Brian Burke (ice hockey): Wikis


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Brian Burke

Assumed office 
November 29, 2008
Preceded by Cliff Fletcher

In office
2005 – November 12, 2008

In office
Preceded by Pat Quinn
Succeeded by Dave Nonis

Vice-President and Director of Hockey Operation for the National Hockey League
In office
Preceded by N/A
Succeeded by N/A

In office
Preceded by Paul Holmgren
Succeeded by Eddie Johnston

Senior Vice-President of Hockey Operations for the Vancouver Canucks
In office
Preceded by N/A
Succeeded by N/A

Born June 30, 1955 (1955-06-30) (age 54)
Providence, Rhode Island
Spouse(s) Jennifer Burke (née Mather)
Occupation National Hockey League

Brian P. Burke (born June 30, 1955 in Providence, Rhode Island) is an American ice hockey executive, who is currently the President and General Manager of the Toronto Maple Leafs, and the General Manager for the United States national men's ice hockey team for the 2010 Winter Olympics in Vancouver.[1]


Early life and playing career

Born in Providence, Rhode Island and raised in Edina, Minnesota [2], Burke graduated from Providence College in 1977 with a Bachelor of Arts in History. While attending Providence, he played for the Friars Division-I ice hockey team, where, during his senior year, he served as captain. The team was coached by Lou Lamoriello. He was a teammate with Ron Wilson at Providence. [3]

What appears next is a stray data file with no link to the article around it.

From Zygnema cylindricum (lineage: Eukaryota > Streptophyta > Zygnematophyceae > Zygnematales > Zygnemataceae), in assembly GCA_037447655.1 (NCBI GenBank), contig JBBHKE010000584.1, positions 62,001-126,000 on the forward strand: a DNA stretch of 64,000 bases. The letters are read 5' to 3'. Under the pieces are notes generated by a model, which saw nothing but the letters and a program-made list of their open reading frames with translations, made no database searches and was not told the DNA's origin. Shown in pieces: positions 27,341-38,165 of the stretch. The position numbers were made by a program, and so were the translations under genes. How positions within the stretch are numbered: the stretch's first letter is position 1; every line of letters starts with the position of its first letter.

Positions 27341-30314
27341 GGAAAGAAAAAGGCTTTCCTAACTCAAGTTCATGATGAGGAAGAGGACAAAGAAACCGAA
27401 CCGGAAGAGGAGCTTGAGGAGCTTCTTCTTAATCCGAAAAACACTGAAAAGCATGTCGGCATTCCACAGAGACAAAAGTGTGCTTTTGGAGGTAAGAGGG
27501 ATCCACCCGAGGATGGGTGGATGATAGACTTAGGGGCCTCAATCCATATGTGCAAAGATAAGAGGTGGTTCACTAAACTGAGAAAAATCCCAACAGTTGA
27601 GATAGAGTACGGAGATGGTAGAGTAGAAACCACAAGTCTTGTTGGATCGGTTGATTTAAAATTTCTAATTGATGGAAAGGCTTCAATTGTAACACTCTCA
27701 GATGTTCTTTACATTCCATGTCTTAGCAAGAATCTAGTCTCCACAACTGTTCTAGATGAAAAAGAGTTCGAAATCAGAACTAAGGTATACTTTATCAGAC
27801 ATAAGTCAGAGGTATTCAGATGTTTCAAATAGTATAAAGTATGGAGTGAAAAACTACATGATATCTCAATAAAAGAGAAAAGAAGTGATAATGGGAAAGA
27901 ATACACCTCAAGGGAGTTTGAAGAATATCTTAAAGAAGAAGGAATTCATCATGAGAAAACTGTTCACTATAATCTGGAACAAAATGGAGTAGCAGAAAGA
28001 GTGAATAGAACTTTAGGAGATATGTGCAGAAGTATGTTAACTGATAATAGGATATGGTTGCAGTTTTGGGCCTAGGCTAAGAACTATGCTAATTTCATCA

In 1977, Burke played seven games with the Springfield Indians of the American Hockey League (AHL). Burke then proceeded to play one full year in the AHL with the Maine Mariners, who won the AHL Calder Cup Championship that year. After one year in the AHL, Burke attended Harvard Law School, where he graduated with a Juris Doctor in 1981.

Executive career


Early career and GM of Hartford Whalers

After graduating, Burke became an NHL player agent. In 1987, he was hired by Pat Quinn, his coach with the Maine Mariners, to be the Director of Hockey Operations for the Vancouver Canucks. In the 1992–93 season, he left that job to become General Manager of the Hartford Whalers. He was fired after one year in Hartford, after which he was hired by the NHL to be vice-president in charge of discipline under league commissioner Gary Bettman.

Vancouver Canucks

In 1998, he became General Manager of the Vancouver Canucks. With the Canucks, he was credited with reviving the ailing franchise and increasing attendance, with the drafting and signing of several key players such as Daniel and Henrik Sedin, as the team won a playoff series and captured a division title. Following the 2003–04 NHL season, Canucks ownership chose not to renew Burke's contract for the GM position. Burke then briefly worked as an analyst for NHL games on both the CBC and TSN. During the 2004–05 NHL lockout, he proposed a 15-point plan derived from his experience as an agent and general manager.